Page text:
Quote of the week

Although judicial proceedings will generally be bound by the requirements of natural justice to a greater degree than will hearings before administrative tribunals, judicial decision-makers, by virtue of their positions, have nonetheless been granted considerable deference by appellate courts inquiring into the apprehension of bias. This is because judges ‘are assumed to be [people] of conscience and intellectual discipline, capable of judging a particular controversy fairly on the basis of its own circumstances’: The presumption of impartiality carries considerable weight, for as Blackstone opined at p. 361 in Commentaries on the Laws of England III . . . ‘[t]he law will not suppose possibility of bias in a judge, who is already sworn to administer impartial justice, and whose authority greatly depends upon that presumption and idea’. Thus, reviewing courts have been hesitant to make a finding of bias or to perceive a reasonable apprehension of bias on the part of a judge, in the absence of convincing evidence to that effect.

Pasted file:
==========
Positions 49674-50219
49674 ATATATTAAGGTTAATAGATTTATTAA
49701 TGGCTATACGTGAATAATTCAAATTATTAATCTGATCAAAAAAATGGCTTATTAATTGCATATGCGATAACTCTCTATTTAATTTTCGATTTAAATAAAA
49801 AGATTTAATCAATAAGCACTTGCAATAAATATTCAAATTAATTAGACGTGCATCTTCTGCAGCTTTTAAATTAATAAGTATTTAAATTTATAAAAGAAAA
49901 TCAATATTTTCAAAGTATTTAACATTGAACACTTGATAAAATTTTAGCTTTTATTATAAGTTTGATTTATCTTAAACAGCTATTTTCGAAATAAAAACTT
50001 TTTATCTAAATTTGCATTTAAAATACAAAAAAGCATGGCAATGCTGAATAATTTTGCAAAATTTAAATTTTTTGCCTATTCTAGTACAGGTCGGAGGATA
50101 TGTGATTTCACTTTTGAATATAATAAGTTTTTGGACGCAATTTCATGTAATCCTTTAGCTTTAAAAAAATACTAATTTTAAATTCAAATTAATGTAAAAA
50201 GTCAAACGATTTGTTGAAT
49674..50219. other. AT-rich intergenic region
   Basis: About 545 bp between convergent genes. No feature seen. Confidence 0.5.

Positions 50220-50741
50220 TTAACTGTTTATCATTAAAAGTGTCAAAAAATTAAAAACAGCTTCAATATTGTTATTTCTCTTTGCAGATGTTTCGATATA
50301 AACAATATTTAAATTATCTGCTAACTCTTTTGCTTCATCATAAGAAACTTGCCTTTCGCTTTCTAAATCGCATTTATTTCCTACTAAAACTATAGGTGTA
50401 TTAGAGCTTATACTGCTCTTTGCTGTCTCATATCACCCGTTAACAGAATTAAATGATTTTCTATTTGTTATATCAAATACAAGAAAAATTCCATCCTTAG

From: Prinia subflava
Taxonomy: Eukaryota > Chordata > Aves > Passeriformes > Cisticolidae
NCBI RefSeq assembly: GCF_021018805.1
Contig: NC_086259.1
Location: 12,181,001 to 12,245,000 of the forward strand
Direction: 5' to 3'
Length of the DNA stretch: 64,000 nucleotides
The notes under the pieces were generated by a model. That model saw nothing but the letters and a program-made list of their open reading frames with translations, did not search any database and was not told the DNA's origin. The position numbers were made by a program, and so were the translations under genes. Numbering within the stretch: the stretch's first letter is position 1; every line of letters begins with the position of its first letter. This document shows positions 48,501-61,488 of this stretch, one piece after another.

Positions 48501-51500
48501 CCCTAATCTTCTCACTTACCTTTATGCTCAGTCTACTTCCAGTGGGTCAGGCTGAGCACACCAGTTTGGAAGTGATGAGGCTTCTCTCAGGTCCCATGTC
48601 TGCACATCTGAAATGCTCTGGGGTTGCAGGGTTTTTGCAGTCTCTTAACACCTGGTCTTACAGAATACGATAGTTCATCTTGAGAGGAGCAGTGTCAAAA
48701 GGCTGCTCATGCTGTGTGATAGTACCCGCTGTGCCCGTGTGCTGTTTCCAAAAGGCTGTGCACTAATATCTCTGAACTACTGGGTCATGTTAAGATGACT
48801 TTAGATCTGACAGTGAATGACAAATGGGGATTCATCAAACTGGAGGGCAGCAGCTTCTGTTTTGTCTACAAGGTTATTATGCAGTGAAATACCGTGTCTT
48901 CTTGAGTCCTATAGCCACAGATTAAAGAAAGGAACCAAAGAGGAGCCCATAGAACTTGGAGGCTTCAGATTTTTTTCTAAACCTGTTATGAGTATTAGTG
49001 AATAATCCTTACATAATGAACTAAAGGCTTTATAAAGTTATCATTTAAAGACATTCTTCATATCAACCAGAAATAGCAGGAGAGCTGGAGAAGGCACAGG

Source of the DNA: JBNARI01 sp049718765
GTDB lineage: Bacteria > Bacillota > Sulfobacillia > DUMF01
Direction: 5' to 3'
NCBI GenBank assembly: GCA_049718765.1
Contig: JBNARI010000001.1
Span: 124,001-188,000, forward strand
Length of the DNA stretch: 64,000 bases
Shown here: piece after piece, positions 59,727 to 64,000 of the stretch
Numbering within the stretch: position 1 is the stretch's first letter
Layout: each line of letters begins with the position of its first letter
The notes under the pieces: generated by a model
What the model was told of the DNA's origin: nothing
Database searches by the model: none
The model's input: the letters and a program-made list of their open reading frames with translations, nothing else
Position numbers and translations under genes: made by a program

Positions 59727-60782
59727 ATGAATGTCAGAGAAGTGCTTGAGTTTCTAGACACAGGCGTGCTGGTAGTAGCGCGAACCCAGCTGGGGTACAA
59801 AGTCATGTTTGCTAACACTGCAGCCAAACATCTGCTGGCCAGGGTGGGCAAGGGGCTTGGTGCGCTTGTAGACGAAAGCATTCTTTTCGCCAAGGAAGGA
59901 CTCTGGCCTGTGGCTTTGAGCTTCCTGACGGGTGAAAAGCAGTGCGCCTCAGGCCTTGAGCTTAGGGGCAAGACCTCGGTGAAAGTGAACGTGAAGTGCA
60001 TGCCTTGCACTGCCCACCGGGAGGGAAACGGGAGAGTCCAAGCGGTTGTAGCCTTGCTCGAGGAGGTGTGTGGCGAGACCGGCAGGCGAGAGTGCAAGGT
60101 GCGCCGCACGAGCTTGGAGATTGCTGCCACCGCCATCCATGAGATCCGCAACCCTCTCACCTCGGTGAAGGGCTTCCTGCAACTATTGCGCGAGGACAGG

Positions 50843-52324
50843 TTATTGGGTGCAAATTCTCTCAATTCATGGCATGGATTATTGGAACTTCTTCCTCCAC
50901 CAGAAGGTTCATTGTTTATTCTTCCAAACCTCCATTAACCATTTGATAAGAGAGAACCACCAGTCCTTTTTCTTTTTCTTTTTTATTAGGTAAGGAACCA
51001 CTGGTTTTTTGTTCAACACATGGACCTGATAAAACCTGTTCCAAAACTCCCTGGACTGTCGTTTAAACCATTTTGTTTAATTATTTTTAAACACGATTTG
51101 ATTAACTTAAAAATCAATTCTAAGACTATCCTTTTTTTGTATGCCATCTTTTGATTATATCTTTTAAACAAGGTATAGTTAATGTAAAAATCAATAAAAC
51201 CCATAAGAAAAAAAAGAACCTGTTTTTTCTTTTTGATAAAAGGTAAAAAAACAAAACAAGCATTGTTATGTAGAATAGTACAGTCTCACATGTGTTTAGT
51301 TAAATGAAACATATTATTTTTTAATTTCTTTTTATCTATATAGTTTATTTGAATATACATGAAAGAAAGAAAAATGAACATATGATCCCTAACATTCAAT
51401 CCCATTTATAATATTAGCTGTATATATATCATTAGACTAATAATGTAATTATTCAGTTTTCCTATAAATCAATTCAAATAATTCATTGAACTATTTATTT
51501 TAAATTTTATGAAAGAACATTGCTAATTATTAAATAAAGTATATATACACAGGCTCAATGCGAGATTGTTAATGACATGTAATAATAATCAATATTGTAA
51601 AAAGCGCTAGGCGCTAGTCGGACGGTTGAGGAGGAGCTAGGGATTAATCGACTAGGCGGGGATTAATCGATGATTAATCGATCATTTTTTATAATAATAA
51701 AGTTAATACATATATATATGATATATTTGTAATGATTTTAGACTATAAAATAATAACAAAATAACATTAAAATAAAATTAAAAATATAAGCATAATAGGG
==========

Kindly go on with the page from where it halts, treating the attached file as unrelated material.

L'Heureux-Dube and McLachlin JJ
Livesey v The New South Wales Bar Association [1983] HCA 17; (1983) 151 CLR 288
10 August 2018

Two years ago, the ESPN host Bomani Jones appeared on the network’s morning show wearing a T-shirt that seemed, at first glance, to bear the logo of Cleveland’s baseball team, but, in place of the trademark cursive “Indians,” the shirt read “Caucasians”; the crude caricature of a Native American had also been altered to look like a grinning white man. The reaction was swift: ESPN demanded that he cover up the shirt while on air; many white people criticized Jones’s “racism” on social media. The point was easy to discern: Native Americans continue to be depicted in derogatory ways and relegated to a kind of racist stereotype in a manner that many white people would find intolerable were it directed at them.

SHARE:     
BACK TO TOP
2015 Constitutionally Speaking | website created by Idea in a Forest